The cracked and craggy witches sport all manner of wicked-looking scales, spikes and horns…
“Whatever you do, don’t eat the fucking candy.”
Review by David Feltman
I once saw a five-minute student film titled “Bad Moon,” in which Little Red Riding Hood goes on a “Kill Bill” like revenge spree against the three little pigs, Hansel and Gretel and the big bad wolf. Despite its brief runtime, it was clever, funny and action packed. Unlike “Bad Moon,” “Hansel & Gretel: Witch Hunters” has big budget 3D effects, star power and studio backing. But also unlike “Bad Moon,” “Hansel & Gretel” is as flat as a gingerbread man.
After their childhood encounter with the witch in the candy house, the titular siblings develop a healthy hatred of witches and decide to dedicate their lives to hunting them. The duo discovers a witch plot to sacrifice children in order to become immune to fire and (SPOILER ALERT) Hansel (Jeremy Renner) and Gretel (Gemma Arterton) stop them, mostly with anachronistic weaponry.
The holes in the plot are too many and too big; the chief among them is that the witches actually have a number of weaknesses. Early in the film Renner lists: beheading, skinning and heart removal as all viable options, fire is just the preferred method. In fact, most of the witches in the film are killed by guns, crossbows and various pointy things. The entire premise is thus entirely pointless.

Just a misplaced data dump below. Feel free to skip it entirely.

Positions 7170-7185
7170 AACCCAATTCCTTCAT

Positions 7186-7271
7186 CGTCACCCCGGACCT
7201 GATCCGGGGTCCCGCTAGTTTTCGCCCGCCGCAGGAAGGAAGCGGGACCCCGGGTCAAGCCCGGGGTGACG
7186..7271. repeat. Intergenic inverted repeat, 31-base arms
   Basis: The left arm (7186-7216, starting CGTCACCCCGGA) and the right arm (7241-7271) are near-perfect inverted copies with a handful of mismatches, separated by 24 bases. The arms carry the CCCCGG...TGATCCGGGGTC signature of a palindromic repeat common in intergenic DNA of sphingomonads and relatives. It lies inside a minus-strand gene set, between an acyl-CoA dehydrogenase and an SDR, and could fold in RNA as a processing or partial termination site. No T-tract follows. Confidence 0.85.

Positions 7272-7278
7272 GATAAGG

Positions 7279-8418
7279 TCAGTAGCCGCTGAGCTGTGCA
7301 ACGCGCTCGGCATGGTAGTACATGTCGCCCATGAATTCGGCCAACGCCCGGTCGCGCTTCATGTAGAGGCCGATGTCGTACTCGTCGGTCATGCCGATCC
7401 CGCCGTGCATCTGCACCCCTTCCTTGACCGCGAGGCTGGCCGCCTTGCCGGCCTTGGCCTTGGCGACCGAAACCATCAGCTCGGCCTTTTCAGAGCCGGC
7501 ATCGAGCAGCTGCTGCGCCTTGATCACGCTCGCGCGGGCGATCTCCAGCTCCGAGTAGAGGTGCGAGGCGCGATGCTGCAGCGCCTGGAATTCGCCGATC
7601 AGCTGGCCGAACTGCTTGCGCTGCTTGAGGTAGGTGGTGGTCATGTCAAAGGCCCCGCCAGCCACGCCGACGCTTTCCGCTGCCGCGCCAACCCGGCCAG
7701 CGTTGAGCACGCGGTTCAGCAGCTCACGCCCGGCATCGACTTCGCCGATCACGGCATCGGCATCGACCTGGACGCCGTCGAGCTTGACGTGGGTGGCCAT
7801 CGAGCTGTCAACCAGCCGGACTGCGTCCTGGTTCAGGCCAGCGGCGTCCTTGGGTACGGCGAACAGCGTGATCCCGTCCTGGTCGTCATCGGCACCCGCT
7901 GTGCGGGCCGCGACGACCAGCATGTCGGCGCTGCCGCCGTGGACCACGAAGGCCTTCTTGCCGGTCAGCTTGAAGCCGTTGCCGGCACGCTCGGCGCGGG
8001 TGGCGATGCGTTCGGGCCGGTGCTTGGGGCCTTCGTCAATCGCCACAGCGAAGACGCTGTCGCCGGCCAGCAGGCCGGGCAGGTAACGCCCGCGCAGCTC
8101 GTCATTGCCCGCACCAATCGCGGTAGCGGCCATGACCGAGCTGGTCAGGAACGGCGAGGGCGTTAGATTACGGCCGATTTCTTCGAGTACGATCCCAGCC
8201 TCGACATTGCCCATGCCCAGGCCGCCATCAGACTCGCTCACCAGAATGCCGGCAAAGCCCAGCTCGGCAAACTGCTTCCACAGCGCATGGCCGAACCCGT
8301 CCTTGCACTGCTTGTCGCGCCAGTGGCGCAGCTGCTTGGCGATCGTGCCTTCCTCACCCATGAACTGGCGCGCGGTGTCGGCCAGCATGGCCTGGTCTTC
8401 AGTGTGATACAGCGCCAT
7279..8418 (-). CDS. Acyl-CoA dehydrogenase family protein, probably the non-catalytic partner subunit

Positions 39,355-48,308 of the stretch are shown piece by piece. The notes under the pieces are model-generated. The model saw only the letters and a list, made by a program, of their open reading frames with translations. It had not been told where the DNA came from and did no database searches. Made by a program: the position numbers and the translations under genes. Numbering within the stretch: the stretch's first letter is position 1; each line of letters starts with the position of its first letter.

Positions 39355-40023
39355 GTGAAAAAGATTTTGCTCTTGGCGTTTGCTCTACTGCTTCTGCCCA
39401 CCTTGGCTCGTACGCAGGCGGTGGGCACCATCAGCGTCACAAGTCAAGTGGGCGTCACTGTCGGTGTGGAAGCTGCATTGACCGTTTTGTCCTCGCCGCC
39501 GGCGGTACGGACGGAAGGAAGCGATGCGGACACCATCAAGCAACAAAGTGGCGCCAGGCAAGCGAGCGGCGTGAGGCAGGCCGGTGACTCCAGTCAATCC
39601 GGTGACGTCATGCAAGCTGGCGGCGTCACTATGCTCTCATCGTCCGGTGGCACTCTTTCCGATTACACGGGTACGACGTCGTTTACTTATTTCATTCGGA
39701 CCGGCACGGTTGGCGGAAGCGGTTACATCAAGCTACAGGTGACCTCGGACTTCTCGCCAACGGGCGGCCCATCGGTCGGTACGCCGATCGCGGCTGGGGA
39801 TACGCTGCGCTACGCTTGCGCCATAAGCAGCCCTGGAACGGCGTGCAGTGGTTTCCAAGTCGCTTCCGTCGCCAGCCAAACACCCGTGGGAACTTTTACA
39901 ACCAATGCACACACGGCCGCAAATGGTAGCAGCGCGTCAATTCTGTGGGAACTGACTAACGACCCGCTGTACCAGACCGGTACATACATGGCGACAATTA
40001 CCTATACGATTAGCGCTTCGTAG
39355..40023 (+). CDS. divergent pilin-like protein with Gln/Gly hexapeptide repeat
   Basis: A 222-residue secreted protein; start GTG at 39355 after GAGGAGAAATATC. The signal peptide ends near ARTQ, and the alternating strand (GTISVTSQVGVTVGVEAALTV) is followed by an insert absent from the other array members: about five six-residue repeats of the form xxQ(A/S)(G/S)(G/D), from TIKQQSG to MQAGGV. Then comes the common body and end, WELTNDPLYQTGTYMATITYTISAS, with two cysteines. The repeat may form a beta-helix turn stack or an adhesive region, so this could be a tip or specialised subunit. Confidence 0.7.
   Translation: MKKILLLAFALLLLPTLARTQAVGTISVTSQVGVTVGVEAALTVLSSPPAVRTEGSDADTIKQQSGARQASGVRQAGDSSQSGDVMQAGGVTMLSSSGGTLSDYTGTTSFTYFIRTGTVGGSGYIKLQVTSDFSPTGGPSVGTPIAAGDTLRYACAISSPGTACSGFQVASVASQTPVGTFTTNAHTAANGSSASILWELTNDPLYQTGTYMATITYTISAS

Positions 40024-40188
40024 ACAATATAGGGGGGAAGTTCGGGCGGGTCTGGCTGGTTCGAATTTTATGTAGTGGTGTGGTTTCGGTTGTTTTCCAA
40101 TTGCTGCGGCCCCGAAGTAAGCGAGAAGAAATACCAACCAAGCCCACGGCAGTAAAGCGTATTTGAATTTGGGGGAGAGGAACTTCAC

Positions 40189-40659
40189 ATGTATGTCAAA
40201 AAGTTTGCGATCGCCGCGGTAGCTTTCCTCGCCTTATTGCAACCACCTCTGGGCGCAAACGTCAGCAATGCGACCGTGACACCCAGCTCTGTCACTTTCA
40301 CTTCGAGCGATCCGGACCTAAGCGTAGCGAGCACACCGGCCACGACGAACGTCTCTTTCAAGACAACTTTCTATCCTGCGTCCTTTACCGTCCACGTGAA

Story aside, the movie has its moments. The film’s makeup effects are impressive, though ultimately repetitive. The cracked and craggy witches sport all manner of wicked-looking scales, spikes and horns, but there’s little variation in the individual designs. The action scenes are tense and volatile and the 3D is actually well executed. The amount of nudity and gore present is amusingly jarring, but functions as little more than fan-service.
The most frustrating thing about watching “Hansel & Gretel” is seeing the sheer number of missed opportunities. There are some great ideas in the film, but too many are poorly managed and/or completely abandoned. Learning that Hansel has developed diabetes is inspired, but that detail is flatly delivered and never mentioned again. Later, a troll casually reveals a major plot point that should shatter the siblings’ entire world-view, but neither one is remotely phased. The characters are constantly robbed of any meaningful arc. In the right hands, “Hansel & Gretel: Witch Hunters” may have been as fun and imaginative as “Hellboy” or “Troll Hunter.” Unfortunately it turned out as dull and unnecessary as “Van Helsing” or another “Underworld” movie.